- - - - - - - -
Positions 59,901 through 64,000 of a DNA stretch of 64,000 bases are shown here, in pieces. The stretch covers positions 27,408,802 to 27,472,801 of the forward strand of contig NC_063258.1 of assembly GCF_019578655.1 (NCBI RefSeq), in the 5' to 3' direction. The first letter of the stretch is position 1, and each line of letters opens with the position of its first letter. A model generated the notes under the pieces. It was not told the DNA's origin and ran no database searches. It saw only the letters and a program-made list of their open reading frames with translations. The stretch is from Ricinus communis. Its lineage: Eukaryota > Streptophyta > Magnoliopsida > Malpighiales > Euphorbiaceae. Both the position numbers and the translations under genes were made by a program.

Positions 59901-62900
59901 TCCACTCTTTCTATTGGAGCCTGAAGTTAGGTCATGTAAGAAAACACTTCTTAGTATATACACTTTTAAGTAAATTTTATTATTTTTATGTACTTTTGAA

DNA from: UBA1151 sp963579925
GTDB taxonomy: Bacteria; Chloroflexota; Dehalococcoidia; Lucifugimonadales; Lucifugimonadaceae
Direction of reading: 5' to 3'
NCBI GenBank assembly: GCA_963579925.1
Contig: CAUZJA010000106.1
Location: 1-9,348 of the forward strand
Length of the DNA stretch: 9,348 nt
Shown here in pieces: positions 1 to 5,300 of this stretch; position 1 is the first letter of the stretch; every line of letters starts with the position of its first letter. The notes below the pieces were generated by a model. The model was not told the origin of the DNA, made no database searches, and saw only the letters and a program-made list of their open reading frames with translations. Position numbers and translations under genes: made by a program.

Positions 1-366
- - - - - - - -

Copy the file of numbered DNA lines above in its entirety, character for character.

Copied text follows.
Positions 59,901 through 64,000 of a DNA stretch of 64,000 bases are shown here, in pieces. The stretch covers positions 27,408,802 to 27,472,801 of the forward strand of contig NC_063258.1 of assembly GCF_019578655.1 (NCBI RefSeq), in the 5' to 3' direction. The first letter of the stretch is position 1, and each line of letters opens with the position of its first letter. A model generated the notes under the pieces. It was not told the DNA's origin and ran no database searches. It saw only the letters and a program-made list of their open reading frames with translations. The stretch is from Ricinus communis. Its lineage: Eukaryota > Streptophyta > Magnoliopsida > Malpighiales > Euphorbiaceae. Both the position numbers and the translations under genes were made by a program.

Positions 59901-62900
59901 TCCACTCTTTCTATTGGAGCCTGAAGTTAGGTCATGTAAGAAAACACTTCTTAGTATATACACTTTTAAGTAAATTTTATTATTTTTATGTACTTTTGAA

DNA from: UBA1151 sp963579925
GTDB taxonomy: Bacteria; Chloroflexota; Dehalococcoidia; Lucifugimonadales; Lucifugimonadaceae
Direction of reading: 5' to 3'
NCBI GenBank assembly: GCA_963579925.1
Contig: CAUZJA010000106.1
Location: 1-9,348 of the forward strand
Length of the DNA stretch: 9,348 nt
Shown here in pieces: positions 1 to 5,300 of this stretch; position 1 is the first letter of the stretch; every line of letters starts with the position of its first letter. The notes below the pieces were generated by a model. The model was not told the origin of the DNA, made no database searches, and saw only the letters and a program-made list of their open reading frames with translations. Position numbers and translations under genes: made by a program.

Positions 1-366